Affirmation is in the news lately. It is standing up and actively using the words Gay and Mormon in public statements that are getting press.
The issue of same-sex marriage and LDS Church involvement with it is a much-ventilated one that I am not going to engage here. Instead I wish to write about some of the social background and public appearance of an organization and a movement positively claiming both the appellatives Gay and Mormon together.
The term Gay has been a matter of some controversy among Latter-day Saints, with its proud and open proclaiming, as a noun, of what many would rather have as a rather embarrassing adjective. And, rather than a three-letter word, they would have preferred the long, pseudo Latinate “homosexual”, or the rather awkward phrase “same sex attracted”. Any word one chooses and the parts of speech one attributes to it are fighting words for many, at the same time they are terms which people use to find self-identity.
For many Latter-day Saints the conjunction of Gay and Mormon seems an oxymoron, since the first term might seem to imply sexual activity that would be unacceptable under the second term. However the word “gay” (whether in caps or lower-case) does not necessarily index sex but rather desire. That desire has proved so difficult to regulate and that Mormonism casts deep taproots in people’s psyches opens the door for this marriage of terms, Gay and Mormon.
In this joining is something sociologically important. It declares a strong public identity that, in the mere sequencing of two words, defies mainstream and official logic. The words increasingly, as the social climate of the nation evolves, seem to fit together smoothly. But this joining is not only uncomfortable for many Latter-day Saints and perhaps General Authorities, it is also uncomfortable for many gay people of LDS background who simply feel that if one is gay one should just let go of the Church and be Gay. For many this letting-go is part of overcoming ones inner homophobia by giving up those things inside that would deny one the possibility of a positive self-identity.
The words, whether Gay or Mormon, are difficult and somewhat dangerous. In them one finds deep and differing emotional attachments that are often un-analyzed in the face of the simplicity of words. Desire and its suppression or realization have deep wellsprings and can leave deeply resonant marks on persons. Similarly people have differing levels of internal attachment to Mormonism.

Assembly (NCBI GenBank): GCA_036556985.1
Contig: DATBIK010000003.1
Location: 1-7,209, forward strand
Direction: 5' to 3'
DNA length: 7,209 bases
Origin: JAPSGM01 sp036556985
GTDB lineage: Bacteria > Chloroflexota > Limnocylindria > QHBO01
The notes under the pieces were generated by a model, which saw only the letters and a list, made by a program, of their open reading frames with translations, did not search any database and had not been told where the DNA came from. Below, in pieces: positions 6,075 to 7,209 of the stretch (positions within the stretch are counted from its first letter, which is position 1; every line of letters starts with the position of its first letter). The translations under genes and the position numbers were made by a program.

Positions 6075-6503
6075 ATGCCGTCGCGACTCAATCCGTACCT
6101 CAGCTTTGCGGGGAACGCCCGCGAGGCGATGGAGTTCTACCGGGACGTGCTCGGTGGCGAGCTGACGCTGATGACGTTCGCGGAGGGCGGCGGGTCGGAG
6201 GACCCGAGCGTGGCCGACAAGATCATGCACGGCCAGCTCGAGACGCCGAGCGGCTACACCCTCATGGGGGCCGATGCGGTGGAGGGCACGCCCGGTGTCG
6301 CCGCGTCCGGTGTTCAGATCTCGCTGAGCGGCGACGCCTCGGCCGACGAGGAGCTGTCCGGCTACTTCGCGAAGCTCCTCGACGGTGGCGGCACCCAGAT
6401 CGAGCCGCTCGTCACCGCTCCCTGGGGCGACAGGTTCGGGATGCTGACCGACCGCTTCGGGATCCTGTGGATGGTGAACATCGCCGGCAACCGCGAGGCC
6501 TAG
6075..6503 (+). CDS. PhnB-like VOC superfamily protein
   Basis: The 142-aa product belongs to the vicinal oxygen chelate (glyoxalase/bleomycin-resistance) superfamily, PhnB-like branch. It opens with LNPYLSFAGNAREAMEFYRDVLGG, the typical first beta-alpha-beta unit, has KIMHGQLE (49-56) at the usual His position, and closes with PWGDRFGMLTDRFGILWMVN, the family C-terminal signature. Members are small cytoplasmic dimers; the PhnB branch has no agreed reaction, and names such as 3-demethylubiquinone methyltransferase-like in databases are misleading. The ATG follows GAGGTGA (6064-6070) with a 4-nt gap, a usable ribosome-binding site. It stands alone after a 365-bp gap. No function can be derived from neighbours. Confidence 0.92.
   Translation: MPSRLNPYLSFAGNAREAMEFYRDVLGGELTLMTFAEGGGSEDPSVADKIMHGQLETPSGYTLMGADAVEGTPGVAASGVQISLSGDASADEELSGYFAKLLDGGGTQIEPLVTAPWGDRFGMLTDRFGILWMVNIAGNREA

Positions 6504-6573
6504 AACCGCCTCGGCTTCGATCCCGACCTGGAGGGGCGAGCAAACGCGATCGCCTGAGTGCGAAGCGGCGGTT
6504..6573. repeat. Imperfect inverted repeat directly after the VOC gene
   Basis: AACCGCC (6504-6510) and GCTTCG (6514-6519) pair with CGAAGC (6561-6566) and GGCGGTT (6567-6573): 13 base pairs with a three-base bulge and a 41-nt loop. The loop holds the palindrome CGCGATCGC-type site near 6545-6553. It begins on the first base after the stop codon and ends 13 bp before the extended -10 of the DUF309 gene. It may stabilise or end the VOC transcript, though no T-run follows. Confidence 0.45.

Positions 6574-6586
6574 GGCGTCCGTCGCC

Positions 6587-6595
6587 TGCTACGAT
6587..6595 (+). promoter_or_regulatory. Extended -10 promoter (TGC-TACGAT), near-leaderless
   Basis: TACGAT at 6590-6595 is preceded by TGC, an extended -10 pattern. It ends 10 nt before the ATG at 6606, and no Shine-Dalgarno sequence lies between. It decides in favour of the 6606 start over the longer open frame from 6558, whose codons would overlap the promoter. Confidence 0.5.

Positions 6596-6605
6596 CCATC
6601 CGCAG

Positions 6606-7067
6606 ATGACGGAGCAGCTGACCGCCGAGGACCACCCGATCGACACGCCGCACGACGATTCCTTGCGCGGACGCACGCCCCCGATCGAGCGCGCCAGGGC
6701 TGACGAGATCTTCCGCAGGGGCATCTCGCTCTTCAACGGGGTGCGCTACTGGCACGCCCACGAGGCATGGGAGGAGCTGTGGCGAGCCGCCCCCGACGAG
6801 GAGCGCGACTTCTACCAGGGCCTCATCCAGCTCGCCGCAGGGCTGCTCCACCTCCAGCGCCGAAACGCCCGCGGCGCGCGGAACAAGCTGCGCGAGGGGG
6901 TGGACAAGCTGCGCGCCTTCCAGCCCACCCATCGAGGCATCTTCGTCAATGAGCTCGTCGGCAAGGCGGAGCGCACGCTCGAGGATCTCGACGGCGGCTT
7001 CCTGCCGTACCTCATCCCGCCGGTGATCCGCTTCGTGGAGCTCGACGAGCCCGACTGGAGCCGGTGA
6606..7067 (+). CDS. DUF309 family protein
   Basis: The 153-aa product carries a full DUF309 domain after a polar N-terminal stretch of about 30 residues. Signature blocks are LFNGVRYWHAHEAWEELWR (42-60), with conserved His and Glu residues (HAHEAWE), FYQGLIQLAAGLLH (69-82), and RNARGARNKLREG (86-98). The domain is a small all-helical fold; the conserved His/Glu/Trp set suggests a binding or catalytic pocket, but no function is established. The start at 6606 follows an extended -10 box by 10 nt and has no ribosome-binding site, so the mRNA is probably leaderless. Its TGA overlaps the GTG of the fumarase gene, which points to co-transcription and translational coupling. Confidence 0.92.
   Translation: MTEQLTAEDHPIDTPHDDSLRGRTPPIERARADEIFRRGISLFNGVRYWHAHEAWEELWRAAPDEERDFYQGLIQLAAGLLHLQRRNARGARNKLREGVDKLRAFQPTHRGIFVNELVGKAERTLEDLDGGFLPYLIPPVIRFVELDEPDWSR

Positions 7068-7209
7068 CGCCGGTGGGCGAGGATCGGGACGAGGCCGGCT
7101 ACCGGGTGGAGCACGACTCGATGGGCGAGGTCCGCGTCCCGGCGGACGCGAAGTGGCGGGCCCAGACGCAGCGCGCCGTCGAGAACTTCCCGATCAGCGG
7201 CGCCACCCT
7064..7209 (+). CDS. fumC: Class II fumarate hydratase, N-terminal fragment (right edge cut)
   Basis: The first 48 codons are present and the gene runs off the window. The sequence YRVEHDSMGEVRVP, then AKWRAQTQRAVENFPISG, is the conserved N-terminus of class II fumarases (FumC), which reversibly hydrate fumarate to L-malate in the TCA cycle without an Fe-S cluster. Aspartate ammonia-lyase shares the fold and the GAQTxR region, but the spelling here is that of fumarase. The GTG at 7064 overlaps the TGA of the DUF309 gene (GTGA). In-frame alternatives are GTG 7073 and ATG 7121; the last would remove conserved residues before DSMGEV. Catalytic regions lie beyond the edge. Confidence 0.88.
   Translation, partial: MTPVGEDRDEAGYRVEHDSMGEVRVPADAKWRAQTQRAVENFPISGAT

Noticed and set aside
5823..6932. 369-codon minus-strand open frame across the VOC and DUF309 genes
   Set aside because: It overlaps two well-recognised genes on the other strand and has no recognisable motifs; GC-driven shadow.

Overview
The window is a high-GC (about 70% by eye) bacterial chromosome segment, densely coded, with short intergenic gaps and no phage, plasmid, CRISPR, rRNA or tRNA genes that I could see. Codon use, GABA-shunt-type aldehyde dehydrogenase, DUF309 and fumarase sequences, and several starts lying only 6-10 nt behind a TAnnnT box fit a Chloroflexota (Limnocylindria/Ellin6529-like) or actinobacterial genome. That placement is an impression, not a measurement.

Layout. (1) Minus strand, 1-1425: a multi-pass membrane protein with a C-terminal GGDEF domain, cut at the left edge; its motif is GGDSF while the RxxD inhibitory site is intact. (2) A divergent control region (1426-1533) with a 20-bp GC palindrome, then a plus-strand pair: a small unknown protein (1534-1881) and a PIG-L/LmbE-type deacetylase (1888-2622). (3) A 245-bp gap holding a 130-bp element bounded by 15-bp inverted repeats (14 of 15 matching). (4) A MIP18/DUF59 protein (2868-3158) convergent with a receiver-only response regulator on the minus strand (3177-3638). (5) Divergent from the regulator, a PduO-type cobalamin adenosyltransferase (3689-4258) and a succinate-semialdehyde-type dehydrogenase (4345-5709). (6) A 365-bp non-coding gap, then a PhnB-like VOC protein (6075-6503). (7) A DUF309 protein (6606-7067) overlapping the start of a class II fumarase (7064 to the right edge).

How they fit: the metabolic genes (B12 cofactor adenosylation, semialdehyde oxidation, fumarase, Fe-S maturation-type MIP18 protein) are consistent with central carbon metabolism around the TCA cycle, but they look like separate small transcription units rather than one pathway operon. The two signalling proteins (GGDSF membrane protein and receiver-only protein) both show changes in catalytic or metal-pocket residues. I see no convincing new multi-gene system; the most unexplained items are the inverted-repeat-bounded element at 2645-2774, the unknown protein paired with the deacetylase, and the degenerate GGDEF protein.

(Curiously, I wanted to write “religion”, in order to use a more general category and keep the rhetorical parallelism of moving from specific instance to broader issue. But I could not. Mormonism is so much more than a religion that I could not find a more general term and could only restate the specific.)
For some people Mormonism is something one can easily take on and easily leave. But for many others, Mormonism is so deep within them that it may indeed be prior to their own egos and something on which their ego depends for value and worth.
The joining of these two things, desire and Mormonism, does not lead to a single kind of people, despite the universalistic pretensions of both Gay and Mormon. Instead one finds variety. Just using a formal combination of notions of weak and strong homosexual desire and weak and strong attachments to Mormonism (without getting into the very complex issues of identity) one comes up with four types. These are people who have both strong sexual desire and strong Mormonism, people who have weak sexual desire and weak Mormonism, people who have strong sexual desire and weak Mormonism, and finally people who have weak sexual desire and strong Mormonism.
In reality people do not come in classifications such as this formal grid. They are a range. But strength of desire and strength of attachment to Mormonism are two variables that locate them differently on the range, particularly as they are conjoined. The four types simply are descriptors to allow us to see the range and differences along its course.
For me, the interesting question is how many people in the Latter-day Saint community, or who are from that community, might fit into the different categories. I have no empirical information on this, although I wish I did.
Nevertheless it would seem to me that the bulk of the people fall into the middle, where one term is relatively weak and one term relatively strong. The dynamism of which is weak, which strong, and how weak or strong they are, would explain a lot about how people feel about the Church, their sexuality, and their own experience of self.
It would be very difficult to get information about the weak, weak classification. I suspect these people pass well below the radar. The last category, the strong, strong one is also difficult, but for the opposite reason. This category is composed of people who live a lot of tension between their demanding sexuality and their demanding attachment to the Church. Their lives and tensions demand visibility.
Gay and Mormon are becoming so natural, when joined together, as to almost pass without comment. That, of course, is part of what enables Affirmation to stand up and speak out and part of what makes the Church’s position on homosexuality difficult. Nevertheless, underlying both Affirmation and the Church’s official stance is a diversity of Mormon selves with a variety of experience and realities. That diversity and its relationship with, as well as separation from, the rhetoric of labels is all I wanted to make write about today.